The Atlanta Pop Festival in 1969 was a three day event that drew over 400,000 people. Only the most respected bands were invited to perform. During the middle of Booker T. and The MG's hit song "Time Is Tight", drummer Al Jackson peeks from behind bassist Duck Dunn to spot me. With a big grin he summoned "How'd the heck you get up here Man?"
It has been mentioned that Al Jackson might have been the worlds greatest drummer. Sadly it seems his early passing only goes to cloud the issue. But industry leaders and fellow musicians preserve his legacy with the highest regard. Although it was never really confirmed, Jackson also was probably the untitled leader of Booker T. and The MG's. The way that I figured it, any person who could tell Otis Redding or Steve Cropper what to do - got my vote.
When things started to get shaky at Stax due to the undercurrents of new leadership, Booker T. up-and-moved to California and Al Jackson began writing and doing sessions for Willie Mitchell at Royal Studios. Those circumstances didn't sit well with management. By this time the broth had been spoiled.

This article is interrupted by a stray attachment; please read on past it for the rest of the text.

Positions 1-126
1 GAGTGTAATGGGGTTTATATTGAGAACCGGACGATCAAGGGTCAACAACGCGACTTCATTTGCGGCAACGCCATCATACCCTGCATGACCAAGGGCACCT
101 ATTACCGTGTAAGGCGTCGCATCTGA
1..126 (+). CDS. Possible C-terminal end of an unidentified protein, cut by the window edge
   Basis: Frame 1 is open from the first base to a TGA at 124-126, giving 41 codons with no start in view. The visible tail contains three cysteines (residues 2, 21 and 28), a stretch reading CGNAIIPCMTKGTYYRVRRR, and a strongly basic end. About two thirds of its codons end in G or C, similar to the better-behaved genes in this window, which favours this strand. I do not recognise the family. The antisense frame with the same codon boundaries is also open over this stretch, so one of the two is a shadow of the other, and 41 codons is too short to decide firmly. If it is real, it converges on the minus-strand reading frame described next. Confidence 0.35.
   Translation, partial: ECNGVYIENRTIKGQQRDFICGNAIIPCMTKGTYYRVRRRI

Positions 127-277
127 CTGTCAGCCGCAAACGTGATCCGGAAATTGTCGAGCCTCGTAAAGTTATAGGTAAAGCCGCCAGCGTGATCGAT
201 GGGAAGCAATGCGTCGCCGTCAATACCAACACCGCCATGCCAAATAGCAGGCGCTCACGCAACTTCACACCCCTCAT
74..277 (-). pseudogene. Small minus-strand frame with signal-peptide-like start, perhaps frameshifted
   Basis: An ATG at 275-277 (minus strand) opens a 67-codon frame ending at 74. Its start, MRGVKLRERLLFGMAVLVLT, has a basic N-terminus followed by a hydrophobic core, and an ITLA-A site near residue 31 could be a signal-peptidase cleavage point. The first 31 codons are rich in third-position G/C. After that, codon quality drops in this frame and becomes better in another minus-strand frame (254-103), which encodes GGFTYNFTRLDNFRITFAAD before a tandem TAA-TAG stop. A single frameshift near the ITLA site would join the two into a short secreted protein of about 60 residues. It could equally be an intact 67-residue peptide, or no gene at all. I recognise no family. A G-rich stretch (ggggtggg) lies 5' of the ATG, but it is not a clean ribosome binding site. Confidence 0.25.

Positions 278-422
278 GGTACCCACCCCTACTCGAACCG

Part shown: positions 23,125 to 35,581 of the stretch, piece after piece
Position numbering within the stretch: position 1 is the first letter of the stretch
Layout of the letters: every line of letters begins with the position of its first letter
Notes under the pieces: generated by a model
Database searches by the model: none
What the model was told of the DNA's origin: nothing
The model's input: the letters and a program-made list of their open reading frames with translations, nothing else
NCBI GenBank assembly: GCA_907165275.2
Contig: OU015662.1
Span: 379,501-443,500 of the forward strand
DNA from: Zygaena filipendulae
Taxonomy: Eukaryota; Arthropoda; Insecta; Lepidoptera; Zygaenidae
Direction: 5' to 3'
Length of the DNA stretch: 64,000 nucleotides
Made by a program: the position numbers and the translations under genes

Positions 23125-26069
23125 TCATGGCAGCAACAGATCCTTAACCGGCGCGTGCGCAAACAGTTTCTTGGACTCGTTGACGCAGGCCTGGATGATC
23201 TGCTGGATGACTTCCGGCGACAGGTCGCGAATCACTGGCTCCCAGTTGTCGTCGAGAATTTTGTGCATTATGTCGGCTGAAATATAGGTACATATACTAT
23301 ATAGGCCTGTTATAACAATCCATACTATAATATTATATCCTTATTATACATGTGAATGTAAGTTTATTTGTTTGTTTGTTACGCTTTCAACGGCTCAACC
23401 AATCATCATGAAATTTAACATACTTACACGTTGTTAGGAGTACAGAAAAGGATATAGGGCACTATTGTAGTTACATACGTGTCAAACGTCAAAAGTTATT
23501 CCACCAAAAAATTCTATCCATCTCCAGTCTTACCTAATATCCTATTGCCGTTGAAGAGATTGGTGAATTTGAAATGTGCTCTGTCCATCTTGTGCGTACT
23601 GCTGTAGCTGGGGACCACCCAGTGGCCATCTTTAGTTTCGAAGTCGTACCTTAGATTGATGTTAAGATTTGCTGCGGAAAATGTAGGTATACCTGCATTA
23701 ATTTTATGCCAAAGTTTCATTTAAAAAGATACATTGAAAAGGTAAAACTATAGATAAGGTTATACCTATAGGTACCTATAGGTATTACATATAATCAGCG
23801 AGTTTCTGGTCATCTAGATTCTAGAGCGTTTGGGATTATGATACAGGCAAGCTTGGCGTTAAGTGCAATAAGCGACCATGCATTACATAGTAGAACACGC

Truthfully speaking, I didn't know Al Jackson that well. Ofcourse we always greeted each other by shaking hands at company functions and occasionally chatted at the water cooler. More so, I think that he recognized that I purposely stayed on the outer fringes by seeking refuge within the media. The safest place for a foot soldier was staying buried in the trenches. But the thing that I liked about Al was whenever he entered into a room, he would always establish direct eye-contact with me. Without saying anything, he would simply wink-his-eye at me as if to say that I was on his radar screen. That impressed me and earned my deep respect. God rest his soul.
On stage it was over 100 degrees during the afternoon concert. In an effort to shield from the intense Georgia sunlight, here Jackson performs an entire song with a towel draped over his head.